Blog » Put the Resolve Back into Your New Year’s Resolutions

Put the Resolve Back into Your New Year’s Resolutions

resolutionsThinking about making New Year’s resolutions but worried about not being able to follow through? If so, you’re not alone.

According to a recent survey, 16% of people decided not to set any New Year’s resolutions in 2015, and that number is expected to increase for 2016. Of those who do plunge ahead with well-intentioned resolutions, 50% abandon them by June 1, if not sooner. There’s even an unofficial holiday, called Ditch New Year’s Resolution Day, which is “celebrated” on January 17.

Why the decline in resolution setting?

Could it be we’re all just running so fast that we don’t take time to pause at the beginning of the year anymore? Is it because most of us never stick to our resolutions anyway, and don’t want to set ourselves up to fail?  Maybe we’re just so overwhelmed by the constant “doing” loop that we can’t bring ourselves to layer anything else on top of what we’re already doing.

If you ask me, the answers are yes, yes and yes. Most people to want make positive changes in the coming year. But as our world moves ever faster and becomes more complex, the idea of piling more on our already overloaded plates seems less and less appealing.

If you decide to go ahead and to take the resolutions plunge, and most of us do need to shift a few habits to be even more successful, the following strategies will increase your chances of success.

Write them down.

This is one of the most fundamental rules of goal setting. Studies show that people who write down their goals achieve them at a higher rate than those who don’t.

Be specific.

“I want to lose weight” doesn’t cut it. “I want to lose 15 pounds by the end of March and keep them off” gives you a much more specific outcome to aim for. 

Make your goals public.

Tell a friend or colleague about your goals and the odds of success increase. Better yet, get a friend or colleague to join you in the quest to change a habit or behavior. Having an “accountability” partner also increases the rate of success.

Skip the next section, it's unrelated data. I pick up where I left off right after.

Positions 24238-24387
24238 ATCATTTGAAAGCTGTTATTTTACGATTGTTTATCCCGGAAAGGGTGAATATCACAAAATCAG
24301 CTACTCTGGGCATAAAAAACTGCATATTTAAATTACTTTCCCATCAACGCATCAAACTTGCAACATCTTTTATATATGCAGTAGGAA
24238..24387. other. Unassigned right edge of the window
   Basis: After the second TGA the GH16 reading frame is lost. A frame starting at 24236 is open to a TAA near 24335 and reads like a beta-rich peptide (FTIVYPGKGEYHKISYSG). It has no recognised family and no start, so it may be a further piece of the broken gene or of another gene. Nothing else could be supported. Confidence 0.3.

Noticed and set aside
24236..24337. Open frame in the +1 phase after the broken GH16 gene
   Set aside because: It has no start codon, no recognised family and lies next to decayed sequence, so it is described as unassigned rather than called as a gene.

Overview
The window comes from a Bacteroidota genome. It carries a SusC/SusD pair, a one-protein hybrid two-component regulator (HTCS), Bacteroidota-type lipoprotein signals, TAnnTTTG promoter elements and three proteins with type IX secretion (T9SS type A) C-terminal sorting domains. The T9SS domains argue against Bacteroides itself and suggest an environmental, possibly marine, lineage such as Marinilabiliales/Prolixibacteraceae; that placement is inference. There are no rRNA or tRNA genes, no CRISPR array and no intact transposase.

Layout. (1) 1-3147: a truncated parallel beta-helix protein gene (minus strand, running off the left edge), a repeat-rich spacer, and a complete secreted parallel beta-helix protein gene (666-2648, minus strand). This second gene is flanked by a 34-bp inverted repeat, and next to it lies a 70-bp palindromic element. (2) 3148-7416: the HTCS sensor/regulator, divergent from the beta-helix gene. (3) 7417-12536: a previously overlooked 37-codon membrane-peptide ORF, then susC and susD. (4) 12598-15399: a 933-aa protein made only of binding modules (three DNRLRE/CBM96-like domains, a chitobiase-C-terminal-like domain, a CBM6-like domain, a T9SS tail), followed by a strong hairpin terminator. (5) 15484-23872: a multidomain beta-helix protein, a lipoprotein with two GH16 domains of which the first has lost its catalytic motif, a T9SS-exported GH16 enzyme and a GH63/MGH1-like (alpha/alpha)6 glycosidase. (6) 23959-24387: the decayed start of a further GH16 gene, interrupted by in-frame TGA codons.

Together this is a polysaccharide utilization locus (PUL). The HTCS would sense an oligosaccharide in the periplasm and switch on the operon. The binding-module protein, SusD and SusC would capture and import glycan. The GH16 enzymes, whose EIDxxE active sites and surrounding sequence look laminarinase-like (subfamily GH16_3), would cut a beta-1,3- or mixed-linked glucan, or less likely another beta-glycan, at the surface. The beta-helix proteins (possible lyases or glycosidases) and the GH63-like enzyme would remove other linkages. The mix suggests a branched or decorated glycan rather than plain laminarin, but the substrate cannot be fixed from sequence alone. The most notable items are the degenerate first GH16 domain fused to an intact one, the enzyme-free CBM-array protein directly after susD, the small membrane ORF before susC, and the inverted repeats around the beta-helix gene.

Break it down.

If it’s a big resolution, plan it out in 12-week increments, with interim goals at the end of each period. When the end goal seems too far in the distance and/or too big of a hurdle to jump, the brain tends to lose focus and start thinking that it can’t be done.  Or it waits too long to make any progress thinking you’ve got plenty of time. 

Trick your brain.

Use future, active, past tense statements to ‘trick’ your brain into thinking it has already accomplished the goal. For example, instead of saying “I will lose weight,” say, “When I have lost weight, I will have changed to a more balanced diet and exercised at least five times a week.” Or, “When I have accumulated X amount of savings, I will have reduced unnecessary spending and put a set amount from every paycheck into savings.”


This process, called “success visioning,” is based on the brain’s inability (on many levels) to distinguish between what is real and what it is told. Using future, active, past tense language focuses the brain on where you want to go (your resolution) and paints a picture of what it looks like when you have gotten there. Instead of coming up with reasons why you can’t achieve the goal, the brain actively looks for ways to make it happen.

Keep them visible.

Start every day by reviewing your written resolutions and why they’re important to you. That means (gasp!) actually taking a few minutes out of your morning rituals to pull that piece of paper out of your desk drawer and review the goals – every morning. For even better results, read them out loud to yourself, with feeling!

To keep the goals visible throughout the day, put a sticky note on your bathroom mirror. Tape a note to the dashboard of your car. Create a screen saver on your computer or laptop with your resolutions. Have your accountability partner send texts or emails with your shared resolutions. The options for keeping the goals in front of you are endless.

Leaving sticky notes to yourself may sound silly. But the human brain is very visually oriented, and visual reminders help keep the brain focused on what’s ahead. So stay positive, stay focused, and do something every day to move closer to the goal. In a few weeks or months, you just might be on those who actually follows through with and achieves their New Year’s resolutions!


Call to action: Commit to reading your written goals every morning for 30 days before you leave the house.

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